I have always liked your music a lot. It has that dynamic sound that many other acts lack. In your view, what adds This Ending to the current death metal scene?
I think, and especially with ‘Garden Of Death’ it is that our music is very honest. We have no need to become a huge band and we only play and write music because it’s our passion, not because we are dependent on selling records. I think the difference with our music is our dynamic and diversity and that is something that comes from the fact that there have always been many songwriters in our band. All the string guys, plus me, contributes musically so that’s four guys with four different ideas and views. A lot of bands only have one or maybe two main songwriters and that can make the songs sound too alike.
Is there, in your view, much difference between the most recent albums and the first one in the 90-ies?
Yes and no. I think you can hear that it’s the same band and the same members but I think it’s evolved and you can also tell that we have years of experience both within and outside of music.
In comparison to similar acts like Children Of Bodom, In Flames, Dark Tranquillty etc., This Ending has remained relatively unknown. What is the reason for that according to you?
Well, originally since the 90’s I think it’s because we split up. If we had continued to play in the early 2000 I think the name would have stuck around more. But the main reason I think is that we haven’t been able to play live very much. The bands you mention are all very active live bands that tour all the time. In this genre and music scene I think it’s impossible these days to be more known unless you get to tour.
If you could change anything in your musical career, anything at all, what would that be and why?
Personally I’ve been very fortunate to been part of a band that grew to be one of the biggest in the genre. I have very few regrets of my career. But I guess I’ve always considered ‘A Canorous Quintet’ my ‘baby’ and I wish we could’ve kept on for a while longer.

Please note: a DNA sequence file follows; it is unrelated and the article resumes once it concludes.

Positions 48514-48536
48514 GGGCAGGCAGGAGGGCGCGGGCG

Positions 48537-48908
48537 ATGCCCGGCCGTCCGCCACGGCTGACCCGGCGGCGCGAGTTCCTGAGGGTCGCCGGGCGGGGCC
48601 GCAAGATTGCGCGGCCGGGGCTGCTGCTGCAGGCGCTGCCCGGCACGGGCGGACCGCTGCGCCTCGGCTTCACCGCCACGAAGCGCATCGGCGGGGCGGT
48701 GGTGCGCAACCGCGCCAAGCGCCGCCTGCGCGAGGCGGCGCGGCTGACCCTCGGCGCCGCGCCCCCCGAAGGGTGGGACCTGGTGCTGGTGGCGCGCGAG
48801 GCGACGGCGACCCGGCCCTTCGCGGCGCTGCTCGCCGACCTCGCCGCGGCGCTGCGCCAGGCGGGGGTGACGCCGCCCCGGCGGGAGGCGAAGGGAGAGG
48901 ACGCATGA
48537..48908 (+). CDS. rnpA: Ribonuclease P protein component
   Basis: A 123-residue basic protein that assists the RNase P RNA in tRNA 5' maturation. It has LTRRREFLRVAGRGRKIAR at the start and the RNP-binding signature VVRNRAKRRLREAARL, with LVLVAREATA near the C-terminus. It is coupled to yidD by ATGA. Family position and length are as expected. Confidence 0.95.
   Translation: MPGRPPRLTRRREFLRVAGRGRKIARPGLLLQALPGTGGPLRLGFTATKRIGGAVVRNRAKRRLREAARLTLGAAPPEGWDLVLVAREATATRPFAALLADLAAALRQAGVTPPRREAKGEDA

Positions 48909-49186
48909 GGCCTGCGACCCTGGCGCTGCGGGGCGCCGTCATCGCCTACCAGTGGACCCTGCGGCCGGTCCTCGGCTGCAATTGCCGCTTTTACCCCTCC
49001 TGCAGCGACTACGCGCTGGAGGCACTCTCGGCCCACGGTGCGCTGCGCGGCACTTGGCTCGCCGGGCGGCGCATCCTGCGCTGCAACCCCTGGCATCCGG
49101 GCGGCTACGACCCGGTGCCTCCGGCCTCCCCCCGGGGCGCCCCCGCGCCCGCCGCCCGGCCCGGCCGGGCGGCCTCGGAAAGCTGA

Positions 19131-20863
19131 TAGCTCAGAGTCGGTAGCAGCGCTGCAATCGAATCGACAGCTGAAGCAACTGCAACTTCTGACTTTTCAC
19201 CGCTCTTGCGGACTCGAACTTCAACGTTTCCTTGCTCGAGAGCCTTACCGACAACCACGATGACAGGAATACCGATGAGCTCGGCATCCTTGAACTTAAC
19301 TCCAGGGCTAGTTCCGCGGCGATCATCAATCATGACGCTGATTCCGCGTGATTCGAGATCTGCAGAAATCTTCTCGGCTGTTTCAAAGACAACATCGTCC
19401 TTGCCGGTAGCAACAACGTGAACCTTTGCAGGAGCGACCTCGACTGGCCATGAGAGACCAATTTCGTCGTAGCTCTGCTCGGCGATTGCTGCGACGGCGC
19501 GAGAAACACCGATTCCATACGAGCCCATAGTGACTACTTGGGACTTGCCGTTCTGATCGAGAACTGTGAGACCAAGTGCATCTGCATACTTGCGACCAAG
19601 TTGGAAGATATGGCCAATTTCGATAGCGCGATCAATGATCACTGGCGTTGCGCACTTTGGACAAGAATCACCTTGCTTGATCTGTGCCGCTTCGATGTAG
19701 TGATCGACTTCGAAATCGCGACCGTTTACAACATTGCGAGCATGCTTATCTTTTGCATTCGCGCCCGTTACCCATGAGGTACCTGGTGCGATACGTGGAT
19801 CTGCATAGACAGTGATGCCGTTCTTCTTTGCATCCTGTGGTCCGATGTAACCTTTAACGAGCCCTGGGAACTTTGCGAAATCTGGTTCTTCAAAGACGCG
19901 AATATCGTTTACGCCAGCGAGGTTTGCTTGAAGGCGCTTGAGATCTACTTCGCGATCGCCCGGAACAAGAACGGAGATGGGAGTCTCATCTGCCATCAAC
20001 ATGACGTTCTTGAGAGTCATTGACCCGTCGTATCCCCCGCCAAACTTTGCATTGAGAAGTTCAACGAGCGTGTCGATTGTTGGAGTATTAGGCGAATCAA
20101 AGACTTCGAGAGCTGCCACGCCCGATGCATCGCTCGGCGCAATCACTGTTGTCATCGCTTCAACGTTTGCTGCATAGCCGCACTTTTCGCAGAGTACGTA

What is it that you want to achieve with This Ending? Or don’t you have certain goals and just are happy to play in this band?
We are really only happy to play together and create something we enjoy. Our goal is to play more live, since it’s something we love to do.
You have been in the metal scene for quite a while now. As a result you have seen a lot of developments in both the music as well as the scene, and of course the effect of Internet on the music industry. Can you mention some positive and some negative ones from your point of view?
One thing I don’t like is that I read constantly from new bands how they dream about ‘making it’ and getting big. When I started playing it was never about that, of course you want people to like the music you play, but there was never a goal in itself to become ‘big’. I never expected to make any money whatsoever on my music. And I think it’s something that will pass. Historically musicians have never been rich and popular, that is something that was invented last century and I think it has ruined a lot of creativity. Music should not be a product and shouldn’t be a way to become rich.
Can you point out new music that have influenced your sound the most lately?
Honestly, no. I can’t think of any new band or music that has influenced me. But I am pretty conservative about my music, if you would ask our singer Mårten he could probably give a few examples as he listens to more new stuff and buys a lot more albums than I do.
Do you, as a band, care at all what kind of people like your music? When you write the music, do you have a specific audience on your mind?
Not at all. We write the music we want to play and listen to so it’s just a bonus if someone else finds it listenable too lol.
Unfortunately I have never ever been to one of your gigs. Is there any chance we can change that this year? Or isn’t anything planned in Europe concerning a tour this year in support of the album?
There’s not really anything planned yet but we really hope to get a chance to show ourselves live sometime soon, we would love to play for example at the Eindhoven Metal Meeting.
Alright, this wraps it up for now. Thanks a lot for answering my questions. If there is something you like to add to this interview, please feel free to do so…
Thanks for your questions and interest in our band. I’d like to thank anyone who listened to our music and likes it for their support, we truly appreciate it! Ask for us at your local club or bar and demand concert arrangers to book us!